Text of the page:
Posts Tagged ‘Russia’

Slovenia Snags Final Quarterfinal Spot

HANG TIME HEADQUARTERS — Six teams put the finishing touches on second round play at EuroBasket 2011 Monday in Lithuania.

But there was only one quarterfinal spot remaining in Group F play …

Slovenia 67, Finland 60 (Box Score)

The directive was simple for the Slovenia, win or go home. They did exactly what had to be done against Finland, aesthetics be darned. Sure, it wasn’t one of the prettier games played in this competition. But it was a win. And those have been tough to come by for Slovenia lately. Uros Slokar turned in a near-flawless effort off the bench with 13 points, eight rebounds and no turnovers in 22 minutes to spark Slovenia. Erazem Lorbek (14 points and six rebounds) and Zoran Dragic (10 points and four rebounds) delivered as well.

“Before the game we just told ourselves to relax and think how we can enjoy the game again,” Slokar said. “Go on the floor and try to be more relaxed. I think that’s something we managed to do. Finland played good but we kept them on a low score and that’s the key for our wins. Spain is favorite against any team in this tournament, but our goals are different than theirs. We will try to win and give 100 percent to win. If that would be enough it’s great, and if not we’re still going to be happy with the result because we gave 100 percent.”

With the win Slovenia earned a date against defending champion Spain, winners of Group E. So the challenge for Slovenia remains. And they’ll have to stay focused the entire way to have a chance against Spain, something they struggled to do against Finland. It took six straight points from Lorbek to hold off a Finland rally in the fourth quarter.

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Macedonia Does It Again At EuroBasket

HANG TIME HEADQUARTERS — Macedonia’s magical run in Lithuania continued during Day 2 of the second round at EuroBasket 2011, one of three games on the schedule in Group F action.

We’ve been talking up Bo McCalebb and his boys for a while now and they’re making it hard to stop talking about them …

Macedonia 65, Georgia 63 (Box Score)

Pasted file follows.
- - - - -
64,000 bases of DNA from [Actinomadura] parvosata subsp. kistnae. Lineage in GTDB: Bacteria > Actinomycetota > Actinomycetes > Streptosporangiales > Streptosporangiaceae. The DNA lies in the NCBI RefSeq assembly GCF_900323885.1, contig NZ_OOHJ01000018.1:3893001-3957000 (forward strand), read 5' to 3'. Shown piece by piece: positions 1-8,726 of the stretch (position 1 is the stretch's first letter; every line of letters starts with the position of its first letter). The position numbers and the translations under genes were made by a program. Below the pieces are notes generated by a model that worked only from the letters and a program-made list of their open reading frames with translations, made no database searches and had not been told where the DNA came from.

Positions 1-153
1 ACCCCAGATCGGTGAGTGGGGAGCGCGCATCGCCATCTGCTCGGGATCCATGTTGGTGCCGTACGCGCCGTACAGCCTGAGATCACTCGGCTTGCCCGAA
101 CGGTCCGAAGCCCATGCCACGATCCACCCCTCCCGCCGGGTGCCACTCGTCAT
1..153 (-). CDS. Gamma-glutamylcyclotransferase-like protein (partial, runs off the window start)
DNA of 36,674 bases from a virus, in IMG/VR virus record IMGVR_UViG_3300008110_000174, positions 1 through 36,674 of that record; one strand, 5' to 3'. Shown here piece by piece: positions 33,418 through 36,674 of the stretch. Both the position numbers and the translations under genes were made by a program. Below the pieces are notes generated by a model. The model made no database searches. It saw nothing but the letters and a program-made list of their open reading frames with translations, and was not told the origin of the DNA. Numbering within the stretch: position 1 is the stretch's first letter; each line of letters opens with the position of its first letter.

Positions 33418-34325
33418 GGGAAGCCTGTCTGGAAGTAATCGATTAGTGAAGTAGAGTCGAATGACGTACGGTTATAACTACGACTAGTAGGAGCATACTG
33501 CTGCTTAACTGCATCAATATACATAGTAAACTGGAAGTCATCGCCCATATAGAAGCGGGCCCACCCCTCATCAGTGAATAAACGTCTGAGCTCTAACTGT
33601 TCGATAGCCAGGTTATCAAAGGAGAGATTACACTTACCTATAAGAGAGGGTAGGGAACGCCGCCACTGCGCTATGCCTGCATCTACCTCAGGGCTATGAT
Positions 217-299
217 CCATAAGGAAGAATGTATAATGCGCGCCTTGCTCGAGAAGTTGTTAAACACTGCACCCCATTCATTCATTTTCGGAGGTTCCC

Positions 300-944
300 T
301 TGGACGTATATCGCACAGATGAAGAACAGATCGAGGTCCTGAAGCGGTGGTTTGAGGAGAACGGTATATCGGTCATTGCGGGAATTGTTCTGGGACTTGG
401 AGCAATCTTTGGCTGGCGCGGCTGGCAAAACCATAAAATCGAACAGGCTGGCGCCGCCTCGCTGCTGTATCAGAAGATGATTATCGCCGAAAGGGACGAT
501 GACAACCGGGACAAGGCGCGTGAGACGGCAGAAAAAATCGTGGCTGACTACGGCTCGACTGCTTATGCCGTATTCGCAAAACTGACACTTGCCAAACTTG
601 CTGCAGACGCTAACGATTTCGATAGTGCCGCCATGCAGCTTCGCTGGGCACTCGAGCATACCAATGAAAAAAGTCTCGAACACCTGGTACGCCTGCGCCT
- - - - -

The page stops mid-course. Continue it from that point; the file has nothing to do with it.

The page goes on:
While he is far from a one-man show, McCalebb did everything humanly possible to secure victory for Macedonia in this matchup. The final two of his game-high 27 points came with :00.2 to play in a nail-biter. McCalebb has become every bit the force for his team that Tony Parker has been for France in this competition, proving virtually unstoppable at times throughout the past nine days. McCalebb, the only player on the Macedonia roster to score more than eight points in this game, also finished with four assists and four steals.

Without Zaza Pachulia (calf injury) in uniform to man the middle, Georgia seemed completely out of sync for most of this game. Nikoloz Tskitishvili picked up the slack, finishing with 20 points and 10 rebounds. Viktor Sanikidze added 15 points and seven rebounds but also committed seven of Georgia’s whopping 20 turnovers.

They haven’t officially sealed the deal yet, but the quarterfinals look like a very realistic expectation for Macedonia at this point. Staying completely in the moment and handling the opponent at hand while not thinking about trying to make history has worked for Macedonia to this point, so there is no reason for them to look beyond Saturday’s game against Slovenia.

Russia 79, Finland 60 (Box Score)

Not every game in this competition is going to be a fair fight. And this certainly was one of those games that appeared unfair from very early on. Russia was simply better than Finland in virtually every aspect. The two-headed monster of Andrei Kirilenko (14 points, four rebounds and four steals) and Viktor Kryhapa (11 assists) led the way for powerful Russia.

Russia’s dominance inside was evident early on and executed by the likes of Timofey Mozgov, who finished with 11 points, four rebounds and two blocks. Russia outscored Finland a staggering 52-18 in the paint. Russia’s lead reached 20 points after halftime and they cruised down the stretch.

If you need an illustration of just how powerful this Russia team can be, they won going away while making just one of their 10 three-pointers. They were also careless with the ball (19 turnovers), yet they still managed 22 assists to Finland’s nine.

Greece 69, Slovenia 60 (Box Score)

Greece showed some serious finishing kick, outscoring Slovenia 25-14 in the fourth quarter to seal this extremely important win and move a step closer to making their way to the quarterfinals. Nikolaos Zisis had the big game for Greece, draining two huge 3-pointers down the stretch to help the winners finish this one off. Zisis scored a game-high 19 points and was the only player from Greece to finish in double figures. But he received plenty of help from a deep bench, including seven points and a team-high nine rebounds from Kostas Koufos.